One of the biggest fallacies about the iPhone is that it is – first and foremost – a phone. True, the phone feature is handy, but many of its other functions, such as the ability to send and receive email without WiFi, are much more useful to me. What makes the iPhone so special is that it is a mobile computer that is easy to use: in fact it is easier to use than a ‘normal’ computer.
Now, that fact is worth pausing to think about. We geeks often forget that millions and millions of people have yet to own a computer. We are still in the early stages of the digital revolution: there is everything still to play for. Perhaps, when history is written, the desktop-Windows/Mac computer will be seen as a blip, a brief staging post towards the ubiquity of always on, ultra mobile computers that, for the time being, we are still calling mobile phones.
My first computer’s primary purpose (in 1981) was writing computer programs: you turned it on, and a cursor blinked, waiting for you to type in BASIC commands. Later, I had a dual-floppy PC (running CPM-DOS) that included a copy of WordStar: it was the first computer I had which expected me to use it for writing and storing documents, and made it easy to do this. Every computer I have used since has expected me to use it for creation, and tries to keep my created documents for me to come back to. But my iPhone is primarily for consuming content. It stores text, movies, music and so on, and links to a whole lot more, and allows me to access to this media anywhere. But I did not create any of this stuff: I bought it or got it for free.
An iPhone can be used to create content, but that isn’t its strength. It is like using a sports car to move house. You can do it, but its better if you have a pickup truck. And up until now, computers have been pickup trucks. Imagine what cars would be like if they had been shaped and designed only for and by people who build houses for a living, and not people who just live in houses.
The more I use the iPhone, and see it used, the more I realise that this is how people want their computers.
Every geek has had the following telephone conversation with a co-worker or family member:
“I wrote a letter last night, and now I can’t find it.”
“OK: where did you save it?”
“I don’t know – I just saved it. It’s somewhere on the computer”
“OK: what did you call it?”
“I can’t remember”
When you find the letter, it is on the desktop, and is called ‘letter’.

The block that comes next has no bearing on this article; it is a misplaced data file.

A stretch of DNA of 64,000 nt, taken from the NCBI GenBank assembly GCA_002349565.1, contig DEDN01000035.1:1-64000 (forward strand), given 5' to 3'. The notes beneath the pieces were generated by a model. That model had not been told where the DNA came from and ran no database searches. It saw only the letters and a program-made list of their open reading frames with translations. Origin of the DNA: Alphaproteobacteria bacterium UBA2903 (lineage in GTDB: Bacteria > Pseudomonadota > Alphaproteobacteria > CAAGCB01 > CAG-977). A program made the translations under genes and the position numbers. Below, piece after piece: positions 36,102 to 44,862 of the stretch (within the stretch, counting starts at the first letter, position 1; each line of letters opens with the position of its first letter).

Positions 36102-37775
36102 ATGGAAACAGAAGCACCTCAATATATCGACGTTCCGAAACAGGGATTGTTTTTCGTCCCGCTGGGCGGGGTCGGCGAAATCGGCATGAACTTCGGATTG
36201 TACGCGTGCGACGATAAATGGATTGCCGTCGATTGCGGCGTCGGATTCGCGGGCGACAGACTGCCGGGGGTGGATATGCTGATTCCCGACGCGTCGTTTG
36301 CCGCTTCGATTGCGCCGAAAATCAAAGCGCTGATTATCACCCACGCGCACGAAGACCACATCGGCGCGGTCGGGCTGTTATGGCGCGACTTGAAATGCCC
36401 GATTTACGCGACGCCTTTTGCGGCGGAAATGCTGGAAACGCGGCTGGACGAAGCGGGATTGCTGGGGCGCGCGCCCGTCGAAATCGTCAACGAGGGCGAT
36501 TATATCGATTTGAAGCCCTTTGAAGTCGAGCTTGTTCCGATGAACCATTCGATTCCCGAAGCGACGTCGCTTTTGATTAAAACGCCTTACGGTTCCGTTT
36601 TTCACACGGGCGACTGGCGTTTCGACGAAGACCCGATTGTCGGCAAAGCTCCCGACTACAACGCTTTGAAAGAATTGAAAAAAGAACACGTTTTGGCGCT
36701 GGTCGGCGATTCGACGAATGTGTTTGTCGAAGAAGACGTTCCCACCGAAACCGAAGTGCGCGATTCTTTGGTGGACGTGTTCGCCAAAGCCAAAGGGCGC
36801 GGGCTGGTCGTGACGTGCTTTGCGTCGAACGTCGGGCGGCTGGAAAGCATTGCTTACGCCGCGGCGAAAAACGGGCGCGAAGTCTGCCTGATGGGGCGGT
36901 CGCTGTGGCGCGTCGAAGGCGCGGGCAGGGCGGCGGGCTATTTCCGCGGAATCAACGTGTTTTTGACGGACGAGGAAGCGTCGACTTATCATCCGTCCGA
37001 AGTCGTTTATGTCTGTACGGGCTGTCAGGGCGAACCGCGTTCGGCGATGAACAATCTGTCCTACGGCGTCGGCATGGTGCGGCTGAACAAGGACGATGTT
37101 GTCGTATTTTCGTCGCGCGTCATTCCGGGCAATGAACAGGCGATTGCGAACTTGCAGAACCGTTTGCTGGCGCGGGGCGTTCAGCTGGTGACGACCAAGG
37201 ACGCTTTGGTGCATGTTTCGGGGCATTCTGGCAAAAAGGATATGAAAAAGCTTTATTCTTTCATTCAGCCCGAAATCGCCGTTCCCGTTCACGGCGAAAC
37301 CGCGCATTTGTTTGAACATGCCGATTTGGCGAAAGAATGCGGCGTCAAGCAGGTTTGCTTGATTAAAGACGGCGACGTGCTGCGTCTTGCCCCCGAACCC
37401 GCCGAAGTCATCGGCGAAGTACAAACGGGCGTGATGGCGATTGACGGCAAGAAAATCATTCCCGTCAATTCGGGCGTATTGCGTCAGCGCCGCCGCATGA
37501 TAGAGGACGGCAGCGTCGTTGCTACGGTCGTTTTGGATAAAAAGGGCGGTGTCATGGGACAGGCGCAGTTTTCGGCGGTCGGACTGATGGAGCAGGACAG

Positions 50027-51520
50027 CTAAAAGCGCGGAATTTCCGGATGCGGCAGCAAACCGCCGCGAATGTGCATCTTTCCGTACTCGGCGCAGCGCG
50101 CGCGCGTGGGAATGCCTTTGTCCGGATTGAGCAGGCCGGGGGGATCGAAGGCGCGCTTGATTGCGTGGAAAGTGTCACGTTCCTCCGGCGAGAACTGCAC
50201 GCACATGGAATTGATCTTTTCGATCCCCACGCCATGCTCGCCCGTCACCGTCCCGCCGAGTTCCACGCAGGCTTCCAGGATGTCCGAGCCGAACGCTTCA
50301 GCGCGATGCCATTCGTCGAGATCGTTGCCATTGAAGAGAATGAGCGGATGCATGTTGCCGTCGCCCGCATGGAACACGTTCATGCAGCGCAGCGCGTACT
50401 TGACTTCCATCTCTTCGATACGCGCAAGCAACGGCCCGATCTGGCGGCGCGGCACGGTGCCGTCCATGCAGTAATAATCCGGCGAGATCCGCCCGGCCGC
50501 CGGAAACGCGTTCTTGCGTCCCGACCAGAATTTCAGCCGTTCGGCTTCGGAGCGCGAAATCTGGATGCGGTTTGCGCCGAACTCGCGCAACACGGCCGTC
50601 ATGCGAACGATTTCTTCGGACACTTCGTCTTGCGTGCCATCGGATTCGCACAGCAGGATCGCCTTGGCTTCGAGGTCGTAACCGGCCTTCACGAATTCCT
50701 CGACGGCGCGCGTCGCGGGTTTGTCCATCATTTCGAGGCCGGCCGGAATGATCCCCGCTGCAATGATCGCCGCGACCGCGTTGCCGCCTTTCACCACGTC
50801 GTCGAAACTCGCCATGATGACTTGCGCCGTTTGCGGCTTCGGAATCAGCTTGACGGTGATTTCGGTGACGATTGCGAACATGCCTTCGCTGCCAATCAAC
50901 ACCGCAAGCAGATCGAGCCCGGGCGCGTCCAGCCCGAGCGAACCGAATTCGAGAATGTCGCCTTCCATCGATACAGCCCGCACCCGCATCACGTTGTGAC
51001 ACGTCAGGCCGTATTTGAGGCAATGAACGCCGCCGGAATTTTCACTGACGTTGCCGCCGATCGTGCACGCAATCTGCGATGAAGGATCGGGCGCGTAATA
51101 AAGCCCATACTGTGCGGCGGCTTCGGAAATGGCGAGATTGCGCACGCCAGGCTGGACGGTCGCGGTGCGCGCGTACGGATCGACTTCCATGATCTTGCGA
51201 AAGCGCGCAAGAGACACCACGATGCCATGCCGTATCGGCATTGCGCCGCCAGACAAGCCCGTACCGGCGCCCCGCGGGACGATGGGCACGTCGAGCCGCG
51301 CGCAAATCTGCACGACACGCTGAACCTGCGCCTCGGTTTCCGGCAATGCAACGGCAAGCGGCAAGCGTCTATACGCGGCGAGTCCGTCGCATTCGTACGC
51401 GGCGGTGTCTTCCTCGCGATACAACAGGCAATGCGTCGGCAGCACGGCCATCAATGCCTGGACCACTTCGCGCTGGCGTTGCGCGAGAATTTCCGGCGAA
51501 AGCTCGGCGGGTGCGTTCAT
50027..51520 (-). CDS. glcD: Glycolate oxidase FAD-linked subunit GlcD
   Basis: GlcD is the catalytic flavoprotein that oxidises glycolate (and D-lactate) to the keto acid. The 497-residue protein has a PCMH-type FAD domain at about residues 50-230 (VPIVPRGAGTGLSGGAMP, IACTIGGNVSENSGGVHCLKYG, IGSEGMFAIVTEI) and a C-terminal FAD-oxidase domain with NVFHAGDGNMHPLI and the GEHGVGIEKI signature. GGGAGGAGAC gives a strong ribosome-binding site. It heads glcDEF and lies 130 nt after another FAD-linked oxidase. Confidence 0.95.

It doesn’t matter which operating system we are talking about, non-geeks are very bad at understanding that computer-created, non-real documents need to be named, and that this naming is hugely significant. And that your document therefore needs a purpose before you have even started it. This is wildly counter-intuitive. Scribbling on envelopes is a time honoured way of getting things done: this would never happen if I had to select a fresh envelope every time, and give it an appropriate title first. And imagine if, when you got to the end of writing your envelope, you had to remember to name it intelligently or it would disappear before your very eyes.
Also, non-geeks grasp better than geeks the following paradox: that having the ability to store huge numbers of documents in any way you can imagine, and search for them using dozens of different methods, makes things harder to find, and not easier.
This iPhone solves this problem. All your notes are in notes. You can’t lose them: you don’t have to remember to save them. If you want to use the text in another app, you need to do a bit more thinking, but few people do. And the emphasis has shifted: instead of presuming that the user has a filing system for his documents, and a suite of applications that might want access to them, it presumes that the user only wants the document to be used by one application, and to keep them as closely together as possible.
My father is 70 years old. He has never owned a computer, despite being involved with them since the sixties. He is from the ‘Mad Men’ generation, that did not consider using a keyboard to be a manly skill. He got himself an iPhone a few weeks ago, and thinks it is magic. I have not had one technical support call, but he has spent a lot of time telling me which apps I should buy. This was a man who could not program the video machine, and he has complete confidence and competence using this far more complex device. It is the only computer he needs, and I expect many other people to make the same discovery.
When the mouse was first pitched to the world, battle-hardened users of the command line thought it was a gimmick. To people who knew how to use computers, a mouse was unnecessary. But the public voted with their feet: the mouse made computers accessible to a new generation of users. The iPhone represents an even more profound shift: it brings digital content to people, without the presumption that these people will use it to create much content of their own.
Far from being a pickup truck, Steve Jobs once described the personal computer as like a bicycle for the mind, and it seems apt: it still presumes you will do a lot of pedaling yourself. The iPhone is like a bicycle which magically makes all the roads go downhill.